AL EastAnalysis

Don’t worry about Bobby Dalbec

In the Patriot’s Day 11:10am game against the White Sox, Bobby Dalbec quietly had the 2nd-best plate appearance by a Red Sox player this season (the first being Alex Verdugo’s 10-pitch, 3-run, game tying double off Taylor Rogers in the series finale against the Twins). It was easy for the plate appearance to get lost in the shuffle of things, as it came towards the end of a 6-run inning that set the team up for 11 runs on the day. Dalbec worked a 14-pitch walk against Lucas Giolito. It’s the longest plate appearance in the majors to this point in the season. The rookie fouled off 8 pitches after getting to 2 strikes. The plate appearance showed promise of a more refined plate approach that could make Bobby Dalbec one of the league’s premier sluggers.

Yet, he isn’t one of the premier sluggers a couple of weeks into the season. The first baseman has zero home runs and is slugging just .388 after the the two-game set against the Blue Jays. He has significantly more strikeouts than hits (18 and 13, respectively). This is a far cry from the 8 home runs in 80 at bats we saw in 2020 or the grapefruit-leading 7 home runs we saw in Spring Training. Is it time to push the panic button on Bobby Dalbec?

Pushing the panic button on anyone a few weeks into the season is always going to be premature, but a .708 OPS (.597 before his 4 hits in 2 games against the Blue Jays) and 34% strikeout rate are underwhelming to say the least. Yet, if anything, Red Sox fans should be encouraged by Dalbec’s performance so far. As far as strikeouts go, while there have been a lot of them, that shouldn’t be surprising. We’ve known for a long time that Dalbec is always going to strike out a lot. Anyone surprised by this hasn’t been paying attention. It’s certainly reasonable to hope that he can get that rate down from 34%. For comparison’s sake, in Aaron Judge’s 2017 Rookie of the Year campaign, Judge struck out 30.7% of the time. That is a large gap between the two, but just a few weeks into the season, Dalbec has plenty of time to bring that number down. If he is able to bring it down into the neighborhood of 30%, 2021 should be a special year for Bobby.

Baseball is a game of luck. Sometimes you sting a line drive at 115 mph off the bat, only for it to end up in a glove for an out. Other times you reach base on a swinging bunt that didn’t travel more than 40 feet. Thanks to Statcast, we can quantify this luck, and pick out potential breakout candidates. A good way of doing this is looking at the difference between a player’s expected stats, and their actual stats. Expected stats take into account a batter’s batted ball profile, made up of launch angle and exit velocity, as well as their strikeout and walk rates, and other factors to produce an “expected” number. This is meant to normalize the aforementioned batted ball luck that comes naturally within baseball. First, we’ll take a look at slugging. It is important to note that the new baseball MLB introduced in 2021 is having an effect on expected stats. Exactly what that effect is can’t really be stated at this point, so take these with a small grain of salt. Entering Tuesday’s night contest, the difference in Bobby’s expected and actual slugging is massive. Dalbec was slugging .378 with a .669 xSLG, a difference of .291, good enough for fifth-unluckiest hitter in all of baseball. Savant also provides an xOBP, which for Bobby owned a very good .381. All together, Dalbec has an expected slash line of .326/.381/.669, which gives us an xOPS of 1.050. Finally, we can take a look at wOBA and xwOBA, perhaps the most telling of these. Dalbec’s marks of .301 and .434, respectively put him as the fifth unluckiest hitter in baseball once again. Dalbec managed to have luck goes his way on Tuesday night. Both of his hits came on weak groundballs to infielders that could have been scored errors, but the official scorer ultimately ruled them hits. These have helped tip the scales a bit back towards Bobby’s favor, but he is still underperforming this particular peripherals on the season.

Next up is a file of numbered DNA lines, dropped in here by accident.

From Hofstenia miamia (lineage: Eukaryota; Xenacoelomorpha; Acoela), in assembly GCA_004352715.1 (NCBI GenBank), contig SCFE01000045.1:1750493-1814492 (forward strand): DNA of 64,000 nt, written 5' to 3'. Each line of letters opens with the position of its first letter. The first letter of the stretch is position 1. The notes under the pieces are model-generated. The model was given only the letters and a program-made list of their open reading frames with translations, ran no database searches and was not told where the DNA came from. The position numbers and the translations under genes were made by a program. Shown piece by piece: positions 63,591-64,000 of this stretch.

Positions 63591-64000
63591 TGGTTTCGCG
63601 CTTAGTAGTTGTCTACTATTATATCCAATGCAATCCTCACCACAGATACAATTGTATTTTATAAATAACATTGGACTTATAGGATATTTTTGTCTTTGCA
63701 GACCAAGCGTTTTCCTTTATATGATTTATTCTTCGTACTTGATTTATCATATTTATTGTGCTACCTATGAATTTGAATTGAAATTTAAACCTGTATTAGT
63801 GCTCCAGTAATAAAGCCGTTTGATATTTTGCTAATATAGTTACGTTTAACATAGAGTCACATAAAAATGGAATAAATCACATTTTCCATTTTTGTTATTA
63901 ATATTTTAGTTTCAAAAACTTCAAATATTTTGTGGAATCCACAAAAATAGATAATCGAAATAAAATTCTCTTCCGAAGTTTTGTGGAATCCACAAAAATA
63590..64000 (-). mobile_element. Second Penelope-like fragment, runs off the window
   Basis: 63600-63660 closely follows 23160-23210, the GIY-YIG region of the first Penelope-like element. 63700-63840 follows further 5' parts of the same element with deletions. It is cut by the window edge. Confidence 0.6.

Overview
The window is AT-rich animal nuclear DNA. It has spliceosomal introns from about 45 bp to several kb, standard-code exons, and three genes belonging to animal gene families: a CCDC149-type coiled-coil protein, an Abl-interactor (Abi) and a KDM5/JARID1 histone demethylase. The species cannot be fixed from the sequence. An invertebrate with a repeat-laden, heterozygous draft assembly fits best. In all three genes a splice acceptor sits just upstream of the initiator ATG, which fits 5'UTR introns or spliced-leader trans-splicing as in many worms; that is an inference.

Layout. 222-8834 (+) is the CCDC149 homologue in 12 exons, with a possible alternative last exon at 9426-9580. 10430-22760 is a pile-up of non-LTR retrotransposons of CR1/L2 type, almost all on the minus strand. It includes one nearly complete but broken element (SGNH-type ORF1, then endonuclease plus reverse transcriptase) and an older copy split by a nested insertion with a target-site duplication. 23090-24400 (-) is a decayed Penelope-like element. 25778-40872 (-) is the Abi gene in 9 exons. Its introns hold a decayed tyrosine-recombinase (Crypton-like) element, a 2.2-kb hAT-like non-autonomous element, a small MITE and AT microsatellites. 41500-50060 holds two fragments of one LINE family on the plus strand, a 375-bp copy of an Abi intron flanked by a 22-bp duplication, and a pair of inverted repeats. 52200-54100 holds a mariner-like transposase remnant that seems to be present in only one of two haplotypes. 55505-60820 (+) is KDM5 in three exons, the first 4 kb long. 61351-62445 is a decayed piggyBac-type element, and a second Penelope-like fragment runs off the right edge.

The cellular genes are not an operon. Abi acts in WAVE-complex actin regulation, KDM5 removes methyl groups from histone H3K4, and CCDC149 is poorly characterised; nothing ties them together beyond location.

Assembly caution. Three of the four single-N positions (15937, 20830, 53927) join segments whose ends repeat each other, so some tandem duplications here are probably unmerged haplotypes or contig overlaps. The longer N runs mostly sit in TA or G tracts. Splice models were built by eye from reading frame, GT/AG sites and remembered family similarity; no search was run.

These all point to one thing, that Bobby Dalbec is a premier hitter who is running into a lot of hard outs. He has four batted ball events over 100 mph that resulted in outs, and 3 more above 90 mph exit velocity. It’s important to note that these are not stats that ignore strikeouts. He is performing this well (or should be, at least), while striking out 34% of the time. For fun, we can take a look at some stats that ignore his strikeouts. He’s currently sporting an xwOBAcon (xwOBA on contact) of .607, which ranks 7th in all of baseball, with a minimum of 25 PA. His actual wOBAcon, while good, doesn’t rank as high. His mark of .444 is 77th of 324 qualified players. So when Bobby has made contact, his batted ball metrics suggest he’s been one of the very best hitters in the league, but luck is bringing him down to being better than just about 76% of players. This means that if he is able to keep his strikeouts under control, which seems possible given that he is around league average in chase rate (47th percentile) and still improving as a hitter, then he will be one of the best hitters in the league. If he doesn’t bring it down, well, he’ll still be good. 

So while Bobby hasn’t gotten off to the blistering start that his spring training led us to hope for, nobody should be panicking. Bobby Dalbec is going to be just fine. He is swinging the bat very well, and the homers will start coming soon.

Featured photo: @RedSox/Twitter

Matt O'Halloran

CS Student at UMass Lowell; Analytics for UML Baseball; Twitter: @matto20

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